It's been interesting to see how we have seen the world adapt over the past thirty years that I have been in the software testing industry. In some ways, it's a very different world and yet at the same time, not much has changed. When I came into the testing world, there was a need for understanding requirements, there was a need to know how to test and there was a need to execute a certain number of tests, manually if we must but automated would be spectacular.
What I just described was 1991. Does it really sound that much different than 2020? Let's take a look at some other factors. Who is doing the work? For me, I remember thinking about this as I was working for Cisco Systems and I was hearing how few women or PoC were actively involved in tech. I frequently wondered what they were talking about as I was literally surrounded by women as peers and women as managers, as well as a rather diverse team as related to cultural and ethnic background. It would take me several years and watch the company grow to have that lens be changed and see the point. Where am I going with this? It's sometimes hard to see the issues and challenges we face when we think that the world being described doesn't match our experiences. I made the mistake of thinking the early days of Cisco Systems were indicative of the world of tech as a whole.
Again, interesting but Michael, what are you going on about? Well, it's key to understanding Jack and Ying Ki's talk (and Jack is the one delivering it but since Ying Ki helped write the paper, I'm giving him credit, too ;) ). In any event, the point is that we see the world through our lens, and that lens may be accurate or not but we won't know it is accurate if we don't have other points of reference. With this idea, we should also be asking "what does quality actually mean?" It means whatever the team at large decides it means, and then we radiate out from there. However, we are missing a bit of the point that quality is going to be skewed if we don't seek to pay attention to what others think that quality is.
An idea that Jack presents is that we not look at trees as a metaphor for meaning but instead look at rhizomes. A rhizome is a plant that spreads out a root system and buds, vines, etc grow out at a variety of points. we might look at these as being multiple plants but in truth, it's the same plant.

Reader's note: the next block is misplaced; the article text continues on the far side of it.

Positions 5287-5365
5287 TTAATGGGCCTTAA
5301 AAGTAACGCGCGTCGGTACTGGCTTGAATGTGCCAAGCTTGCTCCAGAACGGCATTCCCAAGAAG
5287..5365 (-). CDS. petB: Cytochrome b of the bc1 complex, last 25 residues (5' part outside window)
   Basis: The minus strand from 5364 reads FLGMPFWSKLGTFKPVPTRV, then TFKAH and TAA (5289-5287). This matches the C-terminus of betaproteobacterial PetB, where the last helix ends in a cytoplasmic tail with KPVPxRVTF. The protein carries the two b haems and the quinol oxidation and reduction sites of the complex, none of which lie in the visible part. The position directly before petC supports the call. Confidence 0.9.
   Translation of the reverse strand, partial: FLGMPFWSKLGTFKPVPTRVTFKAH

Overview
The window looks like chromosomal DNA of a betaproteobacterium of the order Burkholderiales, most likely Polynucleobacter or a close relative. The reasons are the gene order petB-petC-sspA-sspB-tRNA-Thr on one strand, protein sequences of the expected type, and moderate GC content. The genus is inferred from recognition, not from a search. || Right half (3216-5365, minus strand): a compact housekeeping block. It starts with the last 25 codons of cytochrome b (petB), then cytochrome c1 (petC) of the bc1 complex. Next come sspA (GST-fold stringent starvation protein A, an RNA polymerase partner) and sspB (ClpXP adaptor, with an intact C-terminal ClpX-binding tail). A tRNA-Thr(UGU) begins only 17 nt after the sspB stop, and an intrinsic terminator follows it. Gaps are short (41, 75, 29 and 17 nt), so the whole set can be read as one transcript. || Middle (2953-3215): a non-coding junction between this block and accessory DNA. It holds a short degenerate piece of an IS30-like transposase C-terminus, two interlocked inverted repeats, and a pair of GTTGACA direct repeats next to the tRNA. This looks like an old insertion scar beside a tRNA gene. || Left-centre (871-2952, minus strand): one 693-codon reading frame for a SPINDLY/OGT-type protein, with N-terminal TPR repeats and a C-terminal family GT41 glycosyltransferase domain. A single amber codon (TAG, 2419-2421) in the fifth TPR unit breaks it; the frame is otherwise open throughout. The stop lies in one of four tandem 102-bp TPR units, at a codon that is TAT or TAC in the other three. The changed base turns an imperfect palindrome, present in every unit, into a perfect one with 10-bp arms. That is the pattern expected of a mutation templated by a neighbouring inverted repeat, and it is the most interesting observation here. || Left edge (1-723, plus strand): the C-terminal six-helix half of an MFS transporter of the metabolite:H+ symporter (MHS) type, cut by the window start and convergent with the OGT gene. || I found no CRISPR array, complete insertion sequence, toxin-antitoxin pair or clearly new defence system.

Ha! Communities of meaning using Accessibility. We're in my court now (LOL!). Well, not really but it is interesting to see what examples for accessibility are used and what actually counts. Jack is correct that accessibility often looks at disabilities as a monolith when in reality, there are a variety of unique disabilities that require very different methods of accommodation. I'm all too familiar with the approach of "load up a screen reader, walk the application and call it a day". Yes, I've been there and so have a lot of others. The fact is, that approach leaves a *LOT* of things out of the mix or even giving consideration. Sight issues are not the same as hearing issues, and they have little to do with mobility issues, and those have little to do with cognitive issues, and on and on.
So Standards are often included in these quality questions. Standards can often be helpful but standards also tend to take a prescribed way to identify what makes for software quality. yet the question remains, does a standard take into account cultural differences of other approaches? Jack is arguing no and I'd say I agree with him. Jack just said that Agile Software Development is pretty much Anglo-centric. Yang Ki refutes that the way that agile software development works in the USA would not be culturally acceptable in Honk Kong, for example. The idea that individual engineers would be able to express their opinions or desires about products and openly question management. It also shows that in other cultures the Agile principles can be subverted and exploited.
Again, the question we want to consider is "how does culture affect quality?" The answer is there is really no monoculture in all of this, there is a mixture of cultures that blend together and often help define these communities of meaning. How this is actually accomplished may well be a long and involved process but it is interesting to consider other communities of meaning to address these issues.